Sen. Kyrsten Sinema’s decision to leave the Democratic Party and become an independent is putting top Democrats in a tricky position ahead of what is expected to be a brutal election year in 2024.
If Sinema decides to run for reelection in Arizona, Democrats will be forced to choose whether to support her, stay neutral in the race or back a potential Democratic opponent. The latter option could lead to a nightmare scenario for the party: a split vote in the general election between Sinema and any Democratic opponent, leading to an easy victory for Republicans.
Democrats could opt for a non-confrontational approach to a Sinema reelection bid like they do for the other independents in the Senate: Bernie Sanders of Vermont and Angus King of Maine. Both senators caucus with the Democrats, and the Democratic Party does not get actively involved in their races.
But Arizona politics may force their hand: A few Democrats have already expressed interest in challenging Sinema in 2024, including Rep. Ruben Gallego. The five-term congressman and Marine Corps veteran has long been a critic of Sinema, saying in an interview on Monday that her party switch proved she doesn’t “match Arizona values.”
For the moment, at least, Senate Democrats are taking a wait-and-see approach, ducking questions about how they plan to deal with the situation.
“Right now, I’m going to work with Sen. Sinema. She’s on my committee, Homeland Security, so we’ll be working together,” Sen. Gary Peters (D-Mich.), who led the Democrats’ campaign arm this election cycle, told HuffPost when asked if his party should endorse a Sinema reelection bid.
Sen. Tammy Baldwin (D-Wis.) praised Sinema but similarly declined to answer.
“She’s a very independent leader in the Senate, and her new party affiliation matches that very nicely. She’ll still be part of our majority,” Baldwin said.
Even Sen. Elizabeth Warren (D-Mass.), a key progressive voice on Capitol Hill, is declining to engage on the topic.
“I’m not thinking about that right now. We’ve got to get through this lame-duck [session of Congress] and do the work we need to do,” Warren told HuffPost.
Only Sanders indicated he was prepared to back a Sinema challenger as he was interviewed Sunday on CNN’s “State of the Union.” Sanders has repeatedly criticized Sinema publicly for helping block Democrats’ biggest priorities in Congress.
“She’s a very independent leader in the Senate, and her new party affiliation matches that very nicely. She’ll still be part of our majority.”
– Sen. Tammy Baldwin (D-Wis.)
“I support progressive candidates all over this country, people who have the guts to take on powerful special interests,” Sanders said. “I don’t know what’s going to be happening in Arizona. We will see who they nominate. But, certainly, that’s something I will take a hard look at.”
What to do about a Sinema if she decides to run for reelection is a question likely to be answered by Senate Majority Leader Chuck Schumer (D-N.Y.) and the next chair of the Democratic Senate Campaign Committee. Schumer hasn’t yet announced who will chair the DSCC. Several rank-and-file Democrats told HuffPost they don’t want the job. With Democratic incumbents on the defensive in seven states next cycle, whoever takes the job will face daunting challenges.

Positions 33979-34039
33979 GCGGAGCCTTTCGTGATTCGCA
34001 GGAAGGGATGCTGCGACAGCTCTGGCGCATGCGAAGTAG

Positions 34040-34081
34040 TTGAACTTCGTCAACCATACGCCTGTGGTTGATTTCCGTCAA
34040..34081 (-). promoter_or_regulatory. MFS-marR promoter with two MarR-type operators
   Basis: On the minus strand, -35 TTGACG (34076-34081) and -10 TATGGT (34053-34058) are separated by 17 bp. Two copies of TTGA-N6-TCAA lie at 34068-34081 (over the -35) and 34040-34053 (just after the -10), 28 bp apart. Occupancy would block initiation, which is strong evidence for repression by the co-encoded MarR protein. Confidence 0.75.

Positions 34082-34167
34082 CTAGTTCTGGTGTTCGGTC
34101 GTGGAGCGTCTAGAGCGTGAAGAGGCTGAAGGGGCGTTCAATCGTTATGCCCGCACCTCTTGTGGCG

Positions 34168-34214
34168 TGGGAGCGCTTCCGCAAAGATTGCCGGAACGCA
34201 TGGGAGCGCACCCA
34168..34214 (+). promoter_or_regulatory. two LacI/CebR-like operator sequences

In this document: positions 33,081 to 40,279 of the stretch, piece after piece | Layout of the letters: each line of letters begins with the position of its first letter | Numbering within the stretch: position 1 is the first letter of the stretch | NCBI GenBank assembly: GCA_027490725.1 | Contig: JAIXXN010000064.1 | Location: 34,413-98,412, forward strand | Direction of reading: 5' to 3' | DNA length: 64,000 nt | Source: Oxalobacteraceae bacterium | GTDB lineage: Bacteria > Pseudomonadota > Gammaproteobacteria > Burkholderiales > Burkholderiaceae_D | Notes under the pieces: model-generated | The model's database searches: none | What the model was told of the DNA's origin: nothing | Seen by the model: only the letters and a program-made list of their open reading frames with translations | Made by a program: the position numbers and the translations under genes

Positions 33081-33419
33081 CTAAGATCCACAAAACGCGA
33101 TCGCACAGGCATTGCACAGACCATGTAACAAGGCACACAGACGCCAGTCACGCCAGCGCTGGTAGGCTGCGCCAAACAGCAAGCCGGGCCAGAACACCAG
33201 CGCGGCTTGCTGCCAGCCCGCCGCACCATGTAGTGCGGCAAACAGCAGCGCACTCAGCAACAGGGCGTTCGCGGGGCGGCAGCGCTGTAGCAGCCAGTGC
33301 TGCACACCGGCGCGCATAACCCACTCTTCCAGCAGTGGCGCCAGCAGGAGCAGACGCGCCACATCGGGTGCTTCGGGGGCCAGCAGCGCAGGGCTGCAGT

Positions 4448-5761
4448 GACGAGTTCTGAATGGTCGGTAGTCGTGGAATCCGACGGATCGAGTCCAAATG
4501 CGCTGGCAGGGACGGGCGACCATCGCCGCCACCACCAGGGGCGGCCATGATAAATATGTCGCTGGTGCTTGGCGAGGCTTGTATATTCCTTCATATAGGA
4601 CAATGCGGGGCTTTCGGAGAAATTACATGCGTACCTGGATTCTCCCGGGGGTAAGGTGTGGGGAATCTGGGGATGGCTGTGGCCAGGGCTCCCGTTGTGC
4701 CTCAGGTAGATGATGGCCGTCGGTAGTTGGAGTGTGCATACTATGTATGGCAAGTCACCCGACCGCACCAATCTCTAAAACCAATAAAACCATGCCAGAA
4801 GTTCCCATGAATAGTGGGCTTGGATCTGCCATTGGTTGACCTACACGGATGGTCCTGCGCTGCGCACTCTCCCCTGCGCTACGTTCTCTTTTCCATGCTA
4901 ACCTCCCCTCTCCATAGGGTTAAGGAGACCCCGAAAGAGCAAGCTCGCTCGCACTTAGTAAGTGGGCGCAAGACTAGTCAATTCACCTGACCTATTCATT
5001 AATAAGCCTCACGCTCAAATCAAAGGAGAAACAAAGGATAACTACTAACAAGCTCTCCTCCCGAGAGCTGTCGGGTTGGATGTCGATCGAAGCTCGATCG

Functionally, Sinema’s party switch won’t mean much for the Democratic majority in the Senate. She’ll continue voting most of the time with Democrats. And she’ll continue serving on Democratic-led committees. In a statement downplaying the news last week, Schumer praised Sinema as a “good and effective” senator whose announcement won’t affect how the Senate operates.
“Sen. Sinema asked me to keep her committees, and that keeps the Senate committees functioning in a 51-49 vein. And that’s what we want to do,” Schumer told reporters on Tuesday.
Generally speaking, the DSCC’s main job is to make sure Democrats have a majority in the Senate. But a key secondary task is protecting Democratic incumbents.
The party does not always prioritize their protection ― the DSCC did not spend any money on former Sen. Doug Jones’ long-shot 2020 reelection campaign in Alabama, for instance ― but given the choice between backing an incumbent or supporting a challenger, the committee will typically choose the incumbent.
Sacha Haworth worked for Sinema’s first Senate campaign in 2018 and now serves as an adviser to Replace Sinema, an Arizona-based group with a self-explanatory name. In an interview, she argued the DSCC would find backing whoever ends up being the Democratic nominee a better bet for protecting their majority than helping Sinema.
“Their goal is to ensure that a Democrat wins, to expand the map,” Haworth said. “She’s not going to be the best option to do that.”
It’s clear Sinema’s path to reelection is a bit different from that of the other independents in the Senate. Both Sanders and King are broadly popular in their states, including with Democratic voters and independents. Right now, Sinema is not.
An AARP survey conducted in October found that just 37% of Arizona voters had a favorable opinion of her, and 54% had a negative opinion.
If she runs, Sinema would hope to rely on support from independents, an increasingly influential group in Arizona. There are already 134,000 more registered independents than Democrats in the state. But polling shows she isn’t particularly popular with them either: Just 41% have a favorable opinion of her, while 51% have a negative opinion.
But Arizona Democrats don’t seem keen on letting things lie, at least for the moment.
“As a party, we welcome independent voters and their perspectives,” said outgoing Arizona Democratic Party Chair Raquel Terán. “Sen. Sinema may now be registered as an independent, but she has shown she answers to corporations and billionaires, not Arizonans. Sen. Sinema’s party registration means nothing if she continues to not listen to her constituents.”